All parents want their children to succeed in school. But sometimes, despite your best efforts, your little one seems to struggle at school. They may not get good grades, have trouble paying attention in class, or seem generally disengaged from their academic life.
According to a study, six out of ten kids fail to learn minimum proficiency levels in math and reading subjects. This is a cause of great concern because it indicates that they will have trouble keeping up with their peers as they move through school.
Signs Your Little One Struggles To Keep Up in School
There’s a difference between a child who’s simply not interested in school and one who finds it hard to keep up. If your child is exhibiting any of the following signs, it may be time to talk to their teacher or get extra help outside school.
Failure To Meet Grade-level Expectations
Each grade level has specific expectations regarding what students should be able to do academically. If your child is consistently not meeting these expectations, take this as a sign of academic issue.
For example, suppose your child is in second grade but can’t seem to answer basic addition and subtraction equations. In that case, this is a cause for concern. Or, if your child is in fifth grade but is having a hard time reading at a fifth-grade level, this is also a sign that they’re having difficulty keeping up with their peers.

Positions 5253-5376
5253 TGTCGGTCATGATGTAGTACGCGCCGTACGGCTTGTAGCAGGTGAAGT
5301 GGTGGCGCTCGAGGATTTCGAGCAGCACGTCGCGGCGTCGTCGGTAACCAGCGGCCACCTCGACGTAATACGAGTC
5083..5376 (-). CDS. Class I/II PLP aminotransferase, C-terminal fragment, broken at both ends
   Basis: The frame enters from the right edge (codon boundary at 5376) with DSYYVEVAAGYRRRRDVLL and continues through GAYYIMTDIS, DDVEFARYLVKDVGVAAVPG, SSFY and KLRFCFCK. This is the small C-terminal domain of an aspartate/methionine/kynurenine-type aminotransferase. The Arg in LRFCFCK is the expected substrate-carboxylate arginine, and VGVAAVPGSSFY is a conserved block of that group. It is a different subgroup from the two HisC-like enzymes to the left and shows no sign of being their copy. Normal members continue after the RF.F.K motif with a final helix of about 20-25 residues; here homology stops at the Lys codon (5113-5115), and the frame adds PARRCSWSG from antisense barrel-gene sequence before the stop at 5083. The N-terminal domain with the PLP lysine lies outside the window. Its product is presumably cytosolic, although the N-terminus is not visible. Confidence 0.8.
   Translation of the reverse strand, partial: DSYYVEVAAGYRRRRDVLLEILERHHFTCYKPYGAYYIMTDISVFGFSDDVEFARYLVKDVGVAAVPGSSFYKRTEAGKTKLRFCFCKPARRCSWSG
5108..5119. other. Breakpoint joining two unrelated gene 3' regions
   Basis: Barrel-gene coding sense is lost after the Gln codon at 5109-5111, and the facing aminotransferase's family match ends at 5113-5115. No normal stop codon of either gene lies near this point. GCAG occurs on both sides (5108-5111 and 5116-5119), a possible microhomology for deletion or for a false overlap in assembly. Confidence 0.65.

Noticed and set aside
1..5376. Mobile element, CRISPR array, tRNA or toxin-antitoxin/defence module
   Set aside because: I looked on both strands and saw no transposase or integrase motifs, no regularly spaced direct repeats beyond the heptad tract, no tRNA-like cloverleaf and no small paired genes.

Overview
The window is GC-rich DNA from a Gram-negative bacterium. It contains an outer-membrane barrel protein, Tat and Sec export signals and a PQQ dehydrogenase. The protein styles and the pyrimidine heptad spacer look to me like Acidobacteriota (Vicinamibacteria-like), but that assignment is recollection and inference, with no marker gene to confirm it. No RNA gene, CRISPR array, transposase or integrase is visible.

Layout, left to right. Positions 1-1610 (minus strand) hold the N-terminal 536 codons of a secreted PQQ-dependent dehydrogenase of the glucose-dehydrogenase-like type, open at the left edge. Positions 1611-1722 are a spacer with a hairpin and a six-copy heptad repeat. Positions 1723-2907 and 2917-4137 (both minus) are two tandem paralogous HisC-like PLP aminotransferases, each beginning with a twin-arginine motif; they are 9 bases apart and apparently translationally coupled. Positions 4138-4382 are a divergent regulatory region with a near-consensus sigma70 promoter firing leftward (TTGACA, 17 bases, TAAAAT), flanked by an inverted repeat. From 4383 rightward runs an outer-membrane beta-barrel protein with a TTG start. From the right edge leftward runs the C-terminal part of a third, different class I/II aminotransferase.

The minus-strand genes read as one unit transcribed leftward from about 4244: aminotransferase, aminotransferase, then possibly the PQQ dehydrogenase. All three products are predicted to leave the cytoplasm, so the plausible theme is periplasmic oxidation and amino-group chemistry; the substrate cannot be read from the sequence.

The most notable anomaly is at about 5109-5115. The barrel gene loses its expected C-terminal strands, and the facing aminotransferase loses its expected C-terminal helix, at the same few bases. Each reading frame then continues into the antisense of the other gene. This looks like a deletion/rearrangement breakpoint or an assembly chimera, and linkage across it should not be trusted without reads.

Disinterest In Schoolwork
A child who’s struggling in school may start to show a disinterest in schoolwork. They may no longer want to do their homework, start skipping class, or generally seem uninterested in anything about school.
Of course, there will always be days (or even periods) when your child doesn’t want to do homework or go to school. But if this is a consistent pattern, it may signify that something more serious is going on.
Trouble Keeping Up With Classwork
If your child is having trouble keeping up with the pace of the class, it’s a sign that they’re having a hard time catching up academically. This may manifest itself in several ways, such as not being able to finish an assignment on time or not understanding concepts their teacher is teaching them.
Avoidance of Social Situations Related to School
Is your child avoiding social situations related to school—such as lunch with friends or after-school activities? It could be an indication that they’re having trouble academically. This could be due to bullying, feeling like an outsider, or simply feeling overwhelmed by the academic curriculum. Talk to them about what’s happening and see if there’s anything you can do to help them feel more comfortable at school.
Negative Self-talk About School or Academic Abilities
Is your child engaging in negative self-talk about school or their academic abilities? For example, they may say things like “I’m never going to understand this” or “I’m not good at school.” This sort of talk can become a self-fulfilling prophecy, so it’s crucial to nip it in the bud.
What Can You Do To Help?